Bolivia: The Cost of Internet Domains

The cost for obtaining a country-specific internet domain has been seen as relatively too high for Bolivians. In comparison to many of its regional neighbors, where Chileans can purchase a “.cl” domain [es] for US$40 for 2 years and where Argentinians can even acquire an “” domain for free, the price in Bolivia is out of reach for many local residents.

Recently, the Network Information Center of Bolivia (NIC) [es] announced that they dropped the price for the purchase of a “.bo” domain name by 35% The price now stands at approximately $US140 per year. However, there are options to purchase the domain “” for approximately $US40 per year.

The price reduction was also announced on NIC's newly created Facebook Page, which also opened up the opportunity for users to voice their opinion on the costs of domains. On the discussion board, Esteban Lima wrote:

Me gustaría saber en que se invierte el dinero recaudado. Imagino que como institución pública la información de numero de dominios, recaudaciones e inversión debería ser pública

I would like to know in what the collected money is invested. I imagine that as a public institution the information about the number of domain, money collected, and investment should be public.

Conversation carried over to Twitter and to blogs, where users such as Oscar Humberto (@oky_) wrote about the effects of these prices:

Los precios de #nicbo no son accesibles a la realidad económica de los bolivianos, solo amplían mas la “brecha digital”.'s prices are not accessible for the economic reality of Bolivians, all it does is to widen the “digital divide.”

However, blogger Mario Durán published criticism of the high prices on the wall of NIC's Facebook page, which he said was deleted by NIC. Soon after, Durán published a screenshot of what he wrote prior to the deletion on his blog [es] and noted that he called their offices to ask for further clarification of their policies. In a short interview with a legal representative from the Bolivian Agency for Development of the Internet Society (ADSIB for its initials in Spanish), Durán came away with the following points:

i) las rebajas serian progresivas.
ii) que lo que se paga por los dominios sirve para mantener la burocracia de
iii) que es una institucion estatal que no tiene muchos recursos.
iv) que en otros paises hay economias de escala y mayor numero de usuarios, esto les permite que el costo de los dominios sea incluso de 1 dolar, en Bolivia apenas son 6000 usuarios.
v) que por tres tipos que reclaman no iban a cambiar las cosas.

i) the price decreases will be progressive
ii) the money collected from the sales of domains serve to maintain the bureaucracy
iii) it is a state institution without many resources.
iv) in other countries there are scale economies and a larger number of users, which allows that the cost for domains be even 1 dollar, but in Bolivia there are barely 6000 uers.
v) that for 3 people who complain, things will not change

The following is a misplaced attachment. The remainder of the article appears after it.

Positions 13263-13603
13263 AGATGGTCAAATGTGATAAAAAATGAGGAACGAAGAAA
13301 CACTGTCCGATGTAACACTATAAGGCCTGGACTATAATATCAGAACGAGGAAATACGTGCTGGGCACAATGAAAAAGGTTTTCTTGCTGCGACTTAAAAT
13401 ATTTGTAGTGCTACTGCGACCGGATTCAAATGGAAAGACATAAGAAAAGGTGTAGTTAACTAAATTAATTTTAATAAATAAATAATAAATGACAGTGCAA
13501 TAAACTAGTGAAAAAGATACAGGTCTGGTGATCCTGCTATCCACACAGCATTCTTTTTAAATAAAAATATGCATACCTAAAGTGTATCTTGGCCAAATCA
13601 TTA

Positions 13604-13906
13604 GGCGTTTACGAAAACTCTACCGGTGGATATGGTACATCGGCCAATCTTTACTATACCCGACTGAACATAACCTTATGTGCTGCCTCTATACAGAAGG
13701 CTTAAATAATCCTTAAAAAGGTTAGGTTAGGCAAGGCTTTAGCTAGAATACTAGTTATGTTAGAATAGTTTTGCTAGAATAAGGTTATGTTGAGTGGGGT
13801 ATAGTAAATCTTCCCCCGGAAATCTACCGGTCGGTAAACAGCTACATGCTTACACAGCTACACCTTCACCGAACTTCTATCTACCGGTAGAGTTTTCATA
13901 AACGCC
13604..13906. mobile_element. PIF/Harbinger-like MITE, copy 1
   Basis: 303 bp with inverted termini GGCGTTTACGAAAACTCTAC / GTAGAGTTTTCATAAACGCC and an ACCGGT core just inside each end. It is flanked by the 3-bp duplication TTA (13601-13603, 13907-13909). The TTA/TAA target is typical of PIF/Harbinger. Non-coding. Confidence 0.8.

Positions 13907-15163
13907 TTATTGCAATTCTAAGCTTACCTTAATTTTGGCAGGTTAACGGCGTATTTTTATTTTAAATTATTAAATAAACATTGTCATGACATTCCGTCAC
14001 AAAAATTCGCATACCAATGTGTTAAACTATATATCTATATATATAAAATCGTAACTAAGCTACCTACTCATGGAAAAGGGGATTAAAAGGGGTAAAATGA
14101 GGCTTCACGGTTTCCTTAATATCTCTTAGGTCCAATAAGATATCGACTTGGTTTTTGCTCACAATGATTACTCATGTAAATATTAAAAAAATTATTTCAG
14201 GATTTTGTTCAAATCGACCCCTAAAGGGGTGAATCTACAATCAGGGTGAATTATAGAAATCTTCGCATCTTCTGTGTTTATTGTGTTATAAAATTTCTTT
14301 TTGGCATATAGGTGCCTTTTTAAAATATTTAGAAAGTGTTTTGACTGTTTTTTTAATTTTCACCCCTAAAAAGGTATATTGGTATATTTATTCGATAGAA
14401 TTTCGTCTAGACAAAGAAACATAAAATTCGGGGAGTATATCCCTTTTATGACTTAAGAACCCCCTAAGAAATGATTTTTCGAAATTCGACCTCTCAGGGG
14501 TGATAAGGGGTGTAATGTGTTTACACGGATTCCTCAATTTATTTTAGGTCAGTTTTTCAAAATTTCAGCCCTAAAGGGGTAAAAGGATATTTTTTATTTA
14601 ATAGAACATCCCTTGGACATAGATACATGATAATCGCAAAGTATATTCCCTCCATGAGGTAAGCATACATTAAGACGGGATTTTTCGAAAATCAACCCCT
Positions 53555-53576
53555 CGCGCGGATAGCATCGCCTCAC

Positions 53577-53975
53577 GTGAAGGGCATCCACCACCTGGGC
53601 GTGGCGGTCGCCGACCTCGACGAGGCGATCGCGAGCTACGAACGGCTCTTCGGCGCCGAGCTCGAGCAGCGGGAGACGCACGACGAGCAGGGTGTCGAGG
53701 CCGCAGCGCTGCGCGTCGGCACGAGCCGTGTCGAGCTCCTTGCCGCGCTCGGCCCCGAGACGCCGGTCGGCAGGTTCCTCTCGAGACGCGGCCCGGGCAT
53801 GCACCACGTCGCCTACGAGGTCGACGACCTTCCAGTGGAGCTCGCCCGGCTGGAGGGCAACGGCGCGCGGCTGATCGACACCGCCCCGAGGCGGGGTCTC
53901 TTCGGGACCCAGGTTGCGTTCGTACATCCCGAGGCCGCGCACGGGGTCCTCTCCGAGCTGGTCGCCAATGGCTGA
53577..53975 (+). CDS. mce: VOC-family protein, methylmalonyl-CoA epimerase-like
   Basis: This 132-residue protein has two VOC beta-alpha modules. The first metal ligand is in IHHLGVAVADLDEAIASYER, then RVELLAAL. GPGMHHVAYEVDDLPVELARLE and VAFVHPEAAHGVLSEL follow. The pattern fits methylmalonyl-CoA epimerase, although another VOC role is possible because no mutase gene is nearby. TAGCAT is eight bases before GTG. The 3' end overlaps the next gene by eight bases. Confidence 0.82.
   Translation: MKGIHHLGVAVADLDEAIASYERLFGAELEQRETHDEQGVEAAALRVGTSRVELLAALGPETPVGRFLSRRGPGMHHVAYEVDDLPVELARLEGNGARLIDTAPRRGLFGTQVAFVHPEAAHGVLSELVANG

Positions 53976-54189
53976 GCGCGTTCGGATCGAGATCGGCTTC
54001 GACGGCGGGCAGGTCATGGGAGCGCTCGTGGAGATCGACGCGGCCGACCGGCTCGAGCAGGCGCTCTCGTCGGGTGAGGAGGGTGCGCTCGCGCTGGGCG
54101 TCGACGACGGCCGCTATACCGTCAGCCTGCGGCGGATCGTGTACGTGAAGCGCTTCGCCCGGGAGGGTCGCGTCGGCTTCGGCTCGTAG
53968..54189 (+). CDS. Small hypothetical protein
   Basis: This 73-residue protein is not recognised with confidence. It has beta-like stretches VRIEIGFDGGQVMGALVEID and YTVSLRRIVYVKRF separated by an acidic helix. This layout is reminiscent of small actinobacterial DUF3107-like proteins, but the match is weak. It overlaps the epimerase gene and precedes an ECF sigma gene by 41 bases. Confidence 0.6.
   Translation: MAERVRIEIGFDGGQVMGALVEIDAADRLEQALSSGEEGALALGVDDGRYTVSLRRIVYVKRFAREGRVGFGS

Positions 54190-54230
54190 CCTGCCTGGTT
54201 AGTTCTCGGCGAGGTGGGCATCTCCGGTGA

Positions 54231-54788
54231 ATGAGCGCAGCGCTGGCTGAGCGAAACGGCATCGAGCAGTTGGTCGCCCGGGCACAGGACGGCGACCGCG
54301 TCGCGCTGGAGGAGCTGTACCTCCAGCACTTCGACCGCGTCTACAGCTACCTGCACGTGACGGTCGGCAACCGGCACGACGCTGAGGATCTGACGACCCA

In his blog post, Durán also noted that the petition to lower the prices has been on the minds of many Bolivian internet users since 2003. In a follow-up post, he suggested that a cyber-campaign be started so that more awareness on the issue can be raised [es] and that bloggers and twitterers should be the ones leading the debate. Many have started to use the hashtag #nicbo for discussion about this topic with hopes that there will be some concrete changes in the near future.


  • I was surprised to hear Argentinians can get free domains (is that even without paying for hosting?). Has that been done in other countries too?

    • This is indeed expensive. Macedonia has GDP per capita which is 2 times that of Bolivia ($10,400 vs $4,800, according to CIA World Factbook), and the prices of domains are EUR 10 for the first year and EUR 5 for each subsequent year (about 10-20 times less).

  • Pete

    This is where Bolivia is having problems. The Bolivian government borrows money from Venezuela, the IMF, etc and subsidizes so much of the Bolivian’s life. This is the same issue as the water issue years ago. If Bolivians have to pay how much it actually costs to do something, then they can’t afford it.

    Could the dept need an audit, most likely, since corruption, excess etc seem to be everywhere. But the reality is, DNS names, registration, IP addresses, all of that costs money to maintain.

  • Solana Larsen

    Are the prices still as high today?

  • We should work on covering these kinds of issues more often—Alex Gakuru, who represents Kenya in the non-commercial constituents group at ICANN, talked about high domain costs in Kenya on the Internet governance panel at the summit this week. I believe he said that it costs USD400 to buy a .ke domain. This is really disappointing. My understanding is that ICANN issues country top-level domains free of charge, so it is up to governments to decide how much to charge for their purchase. I think it would be worth advocating for multiple tiers of domain cost—perhaps a very cheap (like US5) rate for non-commercial sites, and then higher rates for commercial ones.

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